Apert syndrome carries with it the risk of early death due to associated conditions. However, those with the condition that survive to adulthood can expect a normal lifespan. So, is there an Apert syndrome life expectancy?
Due to the absence of certain cell death genes that allow the skin between fingers and toes to be removed during the growth of a fetus, people with Apert Syndrome have 'webbing' of hands and feet. The human skull features cranial sutures that allow flexibility as the brain grows during foetal development. In the case of those with Apert syndrome, these sutures fuse prematurely, while the brain continues to grow within. This places pressure on the structure of the rest of the skull, leading to a lengthened skull, exophthalmic eyes, and a sunken middle portion of the face.
There are associated symptoms of Apert syndrome, including hearing loss, restricted breathing (leading to sleep apnea in some cases), limited intellectual development, and repeated infections of the ear and/or sinuses. More serious conditions, in particular, heart defects, mean that someone with Apert syndrome has a higher risk of dying at a young age.
Apert syndrome is due to a rare genetic mutation. Incidence of Apert Syndrome is not higher depending on gender, and the condition does seem randomly distributed. It does, however, have predilections towards certain races, with the Asian population having the highest incidence (at 22.3 cases per million live births) and the Hispanic population experiencing the lowest (at 7.6 cases per million live births).
Apert Syndrome is usually diagnosed at birth with the observance of the misshapen skull (craniosynostosis) and the fused digits of hands and feet (syndactyly).
Genetic testing is used to confirm whether Apert Syndrome, or a different condition, is responsible for these conditions.
There is no known cure for Apert Syndrome. If left untreated, the fact that the brain develops inside an inflexible skull presents many health risks. The usual treatments can be listed as:
The most crucial treatment is the addressing of the cranial sutures, as if these are left untreated, continued brain growth poses a major health risk. Surgeons will often work in collaboration to ensure that the different sections of the face and skull are re-positioned so as to allow for brain development. This surgery will usually take place when the child is between six and eight months.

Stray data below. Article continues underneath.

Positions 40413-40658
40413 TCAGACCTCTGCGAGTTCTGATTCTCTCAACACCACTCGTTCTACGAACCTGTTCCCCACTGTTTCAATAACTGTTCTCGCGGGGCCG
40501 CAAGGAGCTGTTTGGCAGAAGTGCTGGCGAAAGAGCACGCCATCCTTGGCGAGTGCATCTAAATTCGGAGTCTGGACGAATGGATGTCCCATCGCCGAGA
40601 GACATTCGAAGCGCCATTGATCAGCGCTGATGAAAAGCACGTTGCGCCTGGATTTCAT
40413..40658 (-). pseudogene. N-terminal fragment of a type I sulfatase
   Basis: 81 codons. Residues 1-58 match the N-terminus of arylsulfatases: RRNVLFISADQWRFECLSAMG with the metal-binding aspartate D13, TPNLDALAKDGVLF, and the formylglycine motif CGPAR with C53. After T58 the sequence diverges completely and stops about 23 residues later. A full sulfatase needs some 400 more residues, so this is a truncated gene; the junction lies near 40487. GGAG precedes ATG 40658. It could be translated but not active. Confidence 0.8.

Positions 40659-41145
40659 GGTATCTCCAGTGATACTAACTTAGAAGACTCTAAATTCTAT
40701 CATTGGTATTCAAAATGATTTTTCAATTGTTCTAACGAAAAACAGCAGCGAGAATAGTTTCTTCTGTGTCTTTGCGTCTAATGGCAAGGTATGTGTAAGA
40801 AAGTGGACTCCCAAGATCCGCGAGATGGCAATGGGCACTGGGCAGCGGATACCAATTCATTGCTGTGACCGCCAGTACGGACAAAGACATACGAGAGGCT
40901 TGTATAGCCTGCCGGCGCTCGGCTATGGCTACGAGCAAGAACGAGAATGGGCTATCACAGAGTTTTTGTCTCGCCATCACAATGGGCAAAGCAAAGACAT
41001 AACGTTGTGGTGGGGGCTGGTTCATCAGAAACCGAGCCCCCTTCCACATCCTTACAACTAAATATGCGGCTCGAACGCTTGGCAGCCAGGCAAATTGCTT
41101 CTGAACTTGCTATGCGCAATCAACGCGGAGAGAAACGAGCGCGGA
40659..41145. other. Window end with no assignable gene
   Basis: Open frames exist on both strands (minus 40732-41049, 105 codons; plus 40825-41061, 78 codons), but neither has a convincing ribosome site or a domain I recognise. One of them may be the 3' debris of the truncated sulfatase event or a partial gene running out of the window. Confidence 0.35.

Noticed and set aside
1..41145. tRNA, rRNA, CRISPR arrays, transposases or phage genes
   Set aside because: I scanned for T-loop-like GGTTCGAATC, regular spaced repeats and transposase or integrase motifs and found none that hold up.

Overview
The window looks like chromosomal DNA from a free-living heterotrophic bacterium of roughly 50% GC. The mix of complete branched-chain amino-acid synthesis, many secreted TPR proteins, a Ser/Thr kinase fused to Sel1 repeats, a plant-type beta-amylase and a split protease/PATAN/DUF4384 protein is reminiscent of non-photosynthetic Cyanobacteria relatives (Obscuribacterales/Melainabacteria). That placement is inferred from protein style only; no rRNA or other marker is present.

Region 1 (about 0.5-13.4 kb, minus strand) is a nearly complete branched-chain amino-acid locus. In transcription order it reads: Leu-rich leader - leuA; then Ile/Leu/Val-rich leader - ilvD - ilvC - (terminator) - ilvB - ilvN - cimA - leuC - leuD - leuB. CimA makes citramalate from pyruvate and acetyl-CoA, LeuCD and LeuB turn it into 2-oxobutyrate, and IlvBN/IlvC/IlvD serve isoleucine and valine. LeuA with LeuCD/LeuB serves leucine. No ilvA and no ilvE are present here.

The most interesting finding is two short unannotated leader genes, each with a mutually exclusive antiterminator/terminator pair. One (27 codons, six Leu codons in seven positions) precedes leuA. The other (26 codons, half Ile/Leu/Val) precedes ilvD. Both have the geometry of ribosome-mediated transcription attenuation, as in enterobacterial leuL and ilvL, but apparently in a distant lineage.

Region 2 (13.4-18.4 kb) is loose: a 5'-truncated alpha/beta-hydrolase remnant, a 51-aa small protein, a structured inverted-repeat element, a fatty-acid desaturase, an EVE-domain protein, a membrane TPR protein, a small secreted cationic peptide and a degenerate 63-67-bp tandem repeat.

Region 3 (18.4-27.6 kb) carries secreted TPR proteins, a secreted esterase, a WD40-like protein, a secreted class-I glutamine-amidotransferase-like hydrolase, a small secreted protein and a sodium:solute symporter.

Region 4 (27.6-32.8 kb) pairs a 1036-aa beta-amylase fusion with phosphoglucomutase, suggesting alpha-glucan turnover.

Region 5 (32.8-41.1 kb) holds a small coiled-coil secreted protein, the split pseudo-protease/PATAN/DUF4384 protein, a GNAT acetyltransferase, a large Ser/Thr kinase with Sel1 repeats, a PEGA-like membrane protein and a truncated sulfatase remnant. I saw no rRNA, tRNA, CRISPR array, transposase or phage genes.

As the child grows, it is likely that mid-face surgery will also be required. The surgeon will seek to re-align the mid face to be on a normal plain. At between four and 12 years old, this surgery is usually carried out. It may also be necessary to carry out this surgery again once the child is fully grown.
Surgery may also be carried out to bring the eyes closer together, as Apert Syndrome leads to Hypertelorism. This is done by removing a section of the skull between the eyes.
All major surgery carries a risk, and these examples are no exception. If the cranial surgery is not carried out at a very early stage of the child's development, there is a much-heightened risk of limiting the child's intellectual development.
There is a wide range of prognoses when it comes to Apert Syndrome, and it is not known why it presents such a varying level of risk in different cases.
If a child survives childhood with no associated heart conditions, they are likely to experience normal Apert syndrome life expectancy. The life expectancy associated with this condition is improving, most probably due to advances in surgery that mean the early cranial surgery can be performed at a higher standard, thus safeguarding the child's future more effectively. This improvement in the prognosis is also due to the care that patients receive after surgery.
The sooner the treatments can be administered, the better the prognosis for Apert Syndrome life expectancy.
People with Apert Syndrome face a higher chance of death at a young age, due to a wide range of associated health risks, including heart defects, Hydrocephalus, Polycystic Kidneys, and Pulmonary Atresia. However, if the child does survive to adulthood, they have a very strong chance of experiencing a normal life span.